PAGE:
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Originally from Boston, MA, Rachel now lives in the Midwest. Topics dear to her heart include bisexuality, The X-Files and tacos. Her favorite Ciara video is probably "Ride," but if you're only going to watch one, she recommends "Like A Boy." You can follow her on twitter and instagram.

Rachel has written 1142 articles for us.


      • I haven’t finished reading the opinion yet, but according to media reports Smith’s dissent relies on a 70’s SCOTUS ruling against a gay couple’s application for a marriage license (but that was way before Lawrence, and the more stringent rational basis review applied in Romer). And he relied on Scalia’s DISSENT in Lawrence, so the case law was weak, to put it mildly.

        So far the ruling reads lean, mean and smart. Maybe the SCOTUS won’t even grant certorari, but the flip side of that is so many people would have to wait and grind it out through ballot initiatives, appeals courts and state legislatures. It would be amazing to have the right to marry in my state this year or next year, but what about a LGBT in Alabama? South Carolina? 2042 maybe? 2059?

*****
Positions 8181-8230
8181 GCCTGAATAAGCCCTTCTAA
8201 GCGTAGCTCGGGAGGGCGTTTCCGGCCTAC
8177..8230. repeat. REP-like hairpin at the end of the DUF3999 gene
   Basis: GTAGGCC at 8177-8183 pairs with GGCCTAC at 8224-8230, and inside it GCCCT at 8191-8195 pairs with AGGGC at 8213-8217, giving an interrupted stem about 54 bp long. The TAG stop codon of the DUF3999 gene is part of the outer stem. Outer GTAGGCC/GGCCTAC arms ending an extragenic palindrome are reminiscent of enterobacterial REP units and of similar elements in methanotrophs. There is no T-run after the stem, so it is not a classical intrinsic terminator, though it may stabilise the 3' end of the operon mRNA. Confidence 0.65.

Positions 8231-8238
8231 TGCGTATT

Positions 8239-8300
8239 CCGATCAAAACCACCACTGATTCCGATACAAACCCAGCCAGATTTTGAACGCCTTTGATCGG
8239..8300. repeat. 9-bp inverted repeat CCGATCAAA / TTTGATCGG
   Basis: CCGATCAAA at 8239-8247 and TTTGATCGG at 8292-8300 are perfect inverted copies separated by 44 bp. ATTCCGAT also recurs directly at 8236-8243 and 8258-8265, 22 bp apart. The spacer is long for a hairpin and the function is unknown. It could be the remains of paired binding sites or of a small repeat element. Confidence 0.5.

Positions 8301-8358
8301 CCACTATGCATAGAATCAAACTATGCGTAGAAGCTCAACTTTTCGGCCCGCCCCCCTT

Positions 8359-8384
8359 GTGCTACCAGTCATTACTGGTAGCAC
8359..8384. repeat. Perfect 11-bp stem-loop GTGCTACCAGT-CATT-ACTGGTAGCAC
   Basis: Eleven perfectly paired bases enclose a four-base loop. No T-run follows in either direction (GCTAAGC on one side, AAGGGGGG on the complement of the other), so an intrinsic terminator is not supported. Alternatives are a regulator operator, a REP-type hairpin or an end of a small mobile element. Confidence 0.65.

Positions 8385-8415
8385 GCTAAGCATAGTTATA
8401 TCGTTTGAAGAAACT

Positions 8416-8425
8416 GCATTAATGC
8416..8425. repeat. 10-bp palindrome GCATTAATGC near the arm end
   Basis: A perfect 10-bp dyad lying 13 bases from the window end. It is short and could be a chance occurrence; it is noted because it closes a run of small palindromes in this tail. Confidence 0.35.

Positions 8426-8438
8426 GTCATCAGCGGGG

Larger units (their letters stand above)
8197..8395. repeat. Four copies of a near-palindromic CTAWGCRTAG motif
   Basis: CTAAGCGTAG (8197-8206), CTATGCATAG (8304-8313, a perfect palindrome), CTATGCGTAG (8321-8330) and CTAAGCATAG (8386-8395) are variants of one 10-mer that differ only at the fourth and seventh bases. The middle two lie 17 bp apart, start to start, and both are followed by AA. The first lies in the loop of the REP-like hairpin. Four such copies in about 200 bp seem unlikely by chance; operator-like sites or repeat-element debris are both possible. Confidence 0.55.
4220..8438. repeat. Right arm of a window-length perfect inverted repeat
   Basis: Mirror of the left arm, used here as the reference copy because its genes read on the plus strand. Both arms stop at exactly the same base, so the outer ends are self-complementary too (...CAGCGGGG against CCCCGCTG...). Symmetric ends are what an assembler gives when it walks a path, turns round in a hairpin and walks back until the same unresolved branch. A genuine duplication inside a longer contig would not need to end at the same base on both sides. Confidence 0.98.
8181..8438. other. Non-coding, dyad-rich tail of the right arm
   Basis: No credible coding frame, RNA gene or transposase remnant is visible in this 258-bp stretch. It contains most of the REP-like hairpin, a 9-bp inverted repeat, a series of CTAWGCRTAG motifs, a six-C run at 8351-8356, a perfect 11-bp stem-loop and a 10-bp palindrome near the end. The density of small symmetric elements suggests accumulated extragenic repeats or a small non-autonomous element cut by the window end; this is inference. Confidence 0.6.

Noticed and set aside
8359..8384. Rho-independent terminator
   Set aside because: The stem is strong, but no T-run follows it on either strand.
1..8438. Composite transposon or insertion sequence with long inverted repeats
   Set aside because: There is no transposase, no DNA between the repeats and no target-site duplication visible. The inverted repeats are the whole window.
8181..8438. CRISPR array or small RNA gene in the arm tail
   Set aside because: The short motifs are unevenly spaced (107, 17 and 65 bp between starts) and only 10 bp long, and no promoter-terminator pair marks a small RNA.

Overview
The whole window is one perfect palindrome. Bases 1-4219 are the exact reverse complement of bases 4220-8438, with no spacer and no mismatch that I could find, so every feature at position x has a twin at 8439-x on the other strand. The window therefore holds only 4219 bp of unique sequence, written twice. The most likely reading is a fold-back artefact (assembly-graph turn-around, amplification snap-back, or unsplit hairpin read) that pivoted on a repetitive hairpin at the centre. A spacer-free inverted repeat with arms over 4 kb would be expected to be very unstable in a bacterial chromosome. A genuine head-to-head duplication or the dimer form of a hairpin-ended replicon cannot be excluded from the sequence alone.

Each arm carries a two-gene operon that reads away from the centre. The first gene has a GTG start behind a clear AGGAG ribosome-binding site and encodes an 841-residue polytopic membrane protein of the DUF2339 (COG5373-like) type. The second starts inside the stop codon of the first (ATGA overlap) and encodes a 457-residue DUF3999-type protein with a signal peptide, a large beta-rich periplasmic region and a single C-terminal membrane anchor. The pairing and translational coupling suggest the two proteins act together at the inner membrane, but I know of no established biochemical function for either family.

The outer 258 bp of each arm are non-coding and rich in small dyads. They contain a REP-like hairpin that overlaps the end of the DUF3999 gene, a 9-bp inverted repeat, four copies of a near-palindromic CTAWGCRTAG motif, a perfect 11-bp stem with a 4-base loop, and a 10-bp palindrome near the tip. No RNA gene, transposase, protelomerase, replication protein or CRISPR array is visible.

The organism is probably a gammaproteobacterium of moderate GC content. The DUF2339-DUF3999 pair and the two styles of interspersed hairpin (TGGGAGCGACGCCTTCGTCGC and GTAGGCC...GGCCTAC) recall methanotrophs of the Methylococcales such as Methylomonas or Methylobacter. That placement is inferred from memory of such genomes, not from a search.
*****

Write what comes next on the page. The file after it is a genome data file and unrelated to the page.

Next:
The federal courts need to intervene in the next 10 years and get this shit over with. I’d say sooner, but certain Supremes need to die/retire first.

    • I’m gonna guess and say it’s the Bush appointee, but then again, judges’ political opinions often change a lot over the years since they’re not affiliated with parties and voters, so they don’t have to toe the party line. A lot of conservative presidents have sorely regretted appointments that seemed like strong conservatives when their views shifted to the left over time.

  1. Does this mean that same-sex marriage bans in the other states that are under the jurisdiction of the Ninth Circuit (including Alaska, Arizona, Hawaii, Idaho, Montana, Nevada, Oregon and sections of California and Washington) are also effectively struck down? Or do appellate courts not work that way?

    • This decision is restricted to CA, I believe. A Supreme Court decision won’t be, though. I’m also unclear on how this impacts the stay that was originally applied to Walker’s decision, but am going to look into that and update the post.

    • On page 80 it says “The stay pending appeal issued by this court on August 16, 2010 remains in effect pending issuence of the mandate.” So I think we have to keep waiting for new marriages in CA.

      Also, I suggest reading Part VII on page 79-80. If I am understanding it correctly, it makes the argument that it is unconstitutional in CA because they had the right and it was taken away. This makes it difficult to be used as precedent in other states, where same-sex couples never had the right to marry.